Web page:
Doctor’s are flying blind

Doctors are not measuring whether their treatment is actually directly improving cardiovascular health…

Doctors aren’t routinely monitoring the direct vascular effects of your risk factor treatment – whether that be medication to treat your diabetes, cholesterol or blood pressure or asking you to engage in health lifestyle changes such as diet, exercise, weight loss, smoking cessation or stress reduction


Because we don’t have a quick, simple, noninvasive, non-operator dependent test to track changes in your blood vessel health. Currently doctors must perform an invasive, costly, risky procedure (called an acetylcholine challenge) in a cardiac catheterization lab to measure the stiffness of your arteries. This is not a practical test to routinely perform on patients at risk for heart disease.

As a heart surgeon, I am frustrated by operating on people who have a disease that is 80% preventable.

What is the Endothelium?

There are 60,000 miles of blood vessels in the human body.  Sewn end-to-end, they would wrap around the world — twice.  Every millimeter of every mile of those blood vessel is lined with a single layer of cells known as the endothelial lining or simply, the endothelium.  The total surface area of the endothelium is 4,000-7,000 m2. To put this into perspective, the surface area of a standard, professional-sized tennis court is 261 m2. Thus, having a window into the health of one’s endothelium is a powerful tool to assess vascular health.


The study of endothelial function and its role in cardiovascular (CV) disease has a rich history in the CV medical literature.  In the past 30 years, there have been > 170,000 studies published on endothelial function in both human and animal models.  In 2009 alone, more than 10,000 such papers were published.  This body of work includes the awarding of a Nobel Prize in medicine in 1998 to Furchgott, Ignarro, and Murad for the discovery of nitric oxide (NO) within the endothelium and its critical role in the health and function of the  endothelial layer.

…the discovery of nitric oxide and its function is one of the most important in the history of cardiovascular medicine.

Endothelial Function

The endothelium is a very complex and dynamic structure that does not simply serve as a lining for blood vessels, although that is one of its primary functions.  As a lining, it is the first line of defense for a blood vessel against cardiovascular disease.  This lining allows for a non-thrombogenic (non-clotting) interface between the vessel wall and the blood cells that are streaming by, so that blood flows smoothly inside a blood vessel and does not clot.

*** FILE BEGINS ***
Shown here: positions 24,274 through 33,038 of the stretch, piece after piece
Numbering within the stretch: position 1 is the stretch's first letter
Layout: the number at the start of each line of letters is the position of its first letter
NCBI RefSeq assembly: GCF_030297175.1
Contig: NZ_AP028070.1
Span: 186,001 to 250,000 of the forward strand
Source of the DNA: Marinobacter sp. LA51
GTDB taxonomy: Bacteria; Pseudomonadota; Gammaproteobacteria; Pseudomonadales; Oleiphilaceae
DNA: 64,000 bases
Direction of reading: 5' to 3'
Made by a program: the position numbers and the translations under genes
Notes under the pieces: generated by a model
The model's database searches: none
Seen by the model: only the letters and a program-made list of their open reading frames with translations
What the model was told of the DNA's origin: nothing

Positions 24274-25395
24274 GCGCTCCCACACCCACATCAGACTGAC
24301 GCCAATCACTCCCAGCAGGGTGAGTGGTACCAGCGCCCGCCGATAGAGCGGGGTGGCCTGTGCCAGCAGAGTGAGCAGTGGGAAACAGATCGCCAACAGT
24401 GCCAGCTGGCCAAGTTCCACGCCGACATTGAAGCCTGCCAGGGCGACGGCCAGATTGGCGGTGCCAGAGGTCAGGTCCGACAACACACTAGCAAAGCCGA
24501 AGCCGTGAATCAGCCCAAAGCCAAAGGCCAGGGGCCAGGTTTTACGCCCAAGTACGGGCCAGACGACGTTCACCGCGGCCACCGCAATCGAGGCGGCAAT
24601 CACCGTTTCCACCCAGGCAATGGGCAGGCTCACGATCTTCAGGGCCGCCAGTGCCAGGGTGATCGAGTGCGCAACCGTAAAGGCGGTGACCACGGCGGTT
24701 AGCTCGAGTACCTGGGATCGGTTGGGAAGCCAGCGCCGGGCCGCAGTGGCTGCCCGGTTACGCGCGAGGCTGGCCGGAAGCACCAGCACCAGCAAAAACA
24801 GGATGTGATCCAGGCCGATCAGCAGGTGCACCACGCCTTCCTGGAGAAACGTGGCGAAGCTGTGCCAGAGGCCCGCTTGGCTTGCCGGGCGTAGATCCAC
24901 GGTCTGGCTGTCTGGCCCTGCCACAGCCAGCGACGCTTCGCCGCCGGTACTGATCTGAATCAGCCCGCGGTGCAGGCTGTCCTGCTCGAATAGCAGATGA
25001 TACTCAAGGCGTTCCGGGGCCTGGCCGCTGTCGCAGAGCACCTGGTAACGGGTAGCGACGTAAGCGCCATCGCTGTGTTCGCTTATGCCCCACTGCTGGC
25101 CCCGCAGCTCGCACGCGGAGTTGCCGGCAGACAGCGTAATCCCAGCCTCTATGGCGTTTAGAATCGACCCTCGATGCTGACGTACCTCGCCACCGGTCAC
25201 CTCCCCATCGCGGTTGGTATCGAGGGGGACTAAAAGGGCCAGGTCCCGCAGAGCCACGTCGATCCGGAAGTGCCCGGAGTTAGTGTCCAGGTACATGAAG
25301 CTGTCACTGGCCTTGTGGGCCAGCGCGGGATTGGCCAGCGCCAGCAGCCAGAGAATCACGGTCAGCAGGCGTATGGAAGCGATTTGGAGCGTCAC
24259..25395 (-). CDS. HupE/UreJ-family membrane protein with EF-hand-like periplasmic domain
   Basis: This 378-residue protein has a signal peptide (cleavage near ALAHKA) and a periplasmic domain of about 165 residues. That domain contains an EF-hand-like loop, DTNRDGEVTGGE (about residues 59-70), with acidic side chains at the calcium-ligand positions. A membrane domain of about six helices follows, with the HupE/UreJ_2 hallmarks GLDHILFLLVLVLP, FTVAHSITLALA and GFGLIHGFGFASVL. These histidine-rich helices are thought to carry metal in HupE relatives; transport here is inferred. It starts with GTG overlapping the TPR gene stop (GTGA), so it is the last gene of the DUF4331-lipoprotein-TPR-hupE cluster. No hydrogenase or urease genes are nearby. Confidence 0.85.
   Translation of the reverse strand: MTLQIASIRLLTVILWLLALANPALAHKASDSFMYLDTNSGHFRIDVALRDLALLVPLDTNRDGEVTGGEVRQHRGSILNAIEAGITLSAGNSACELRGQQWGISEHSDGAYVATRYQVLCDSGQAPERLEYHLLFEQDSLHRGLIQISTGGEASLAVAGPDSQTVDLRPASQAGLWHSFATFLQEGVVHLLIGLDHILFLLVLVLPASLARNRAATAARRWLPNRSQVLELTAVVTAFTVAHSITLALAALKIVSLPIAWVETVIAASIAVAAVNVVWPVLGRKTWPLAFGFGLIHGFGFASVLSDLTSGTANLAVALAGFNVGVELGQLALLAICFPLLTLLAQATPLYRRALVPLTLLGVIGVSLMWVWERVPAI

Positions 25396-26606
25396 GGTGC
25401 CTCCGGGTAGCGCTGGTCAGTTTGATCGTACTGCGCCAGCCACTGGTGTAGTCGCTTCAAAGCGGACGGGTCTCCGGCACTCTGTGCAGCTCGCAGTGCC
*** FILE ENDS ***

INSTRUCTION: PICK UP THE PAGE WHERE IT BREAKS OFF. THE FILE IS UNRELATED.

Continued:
The endothelium also acts as a semipermeable membrane that allows the exchange of molecules from the bloodstream into the blood vessel wall. In addition to allowing molecular transport, the endothelium also synthesizes and releases its own molecules that play a key role in the defense against atherosclerosis by regulating vascular tone, cell adhesion, thromboresistance, smooth muscle cell proliferation and vessel wall inflammation. 

Most importantly, the endothelium is responsible for maintaining vascular tone by balancing the ability of a blood vessel to dilate or constrict in response to chemical / hormonal / environmental signals that affect how much blood flows within a vessel. It is this aspect of endothelial function that the SmartCuff device is built upon.

Endothelial Dysfunction

Endothelial Dysfunction is a term used to describe any abnormal function of the endothelium.  It most commonly occurs due to an impaired bioavailability of Nitric Oxide and oxidative stress. It also occurs in response to increases in shear stress, pressure, and pulsatility.  Endothelial Dysfunction can be identified in children as young as 8 years of age which is why the SmartCuff was developed with a pediatric cuff for future use in children who are at early risk for cardiovascular disease.

Endothelial Dysfunction is an early functional marker for the development of atherosclerotic disease as it precedes morphologic changes in the vasculature.  Endothelial Dysfunction is a direct result of inflammation in the wall of the artery. This inflammation is the earliest stage in the development of atherosclerosis or plaque.  When the tunica intima (the inner most layer of the 3 layers of the wall of an artery composed of endothelial cells) becomes inflamed, it becomes damaged and more permeable allowing LDL (bad cholesterol) to penetrate the artery wall and become oxidized.  When LDL is oxidized, it causes deeper damage to the artery wall and this leads to plaque buildup that results in a narrowing or closure of a coronary artery. This narrowing/closure of a coronary artery causes a heart attack and possibly death.

This is why more than 75% of all patients with a cardiovascular event (heart attack, acute coronary syndrome) have a NORMAL lipid profile (cholesterol, HDL, LDL) and blood pressure.  Even if a patient’s cholesterol is normal, if they still have inflammation in the artery wall, they can develop plaque and have an acute coronary event. 


All risk factors for heart disease have only one thing in common – they all cause Endothelial Dysfunction. Endothelial Dysfunction is, therefore, an integrated index of both the overall cardiovascular risk factor burden and the sum of all vascular protective factors in a given patient.  Endothelial Dysfunction can be considered as a “barometer of the all risk” or the “risk of the risk factors”.

© Copyright - Cordex Systems - This device is not yet FDA approved.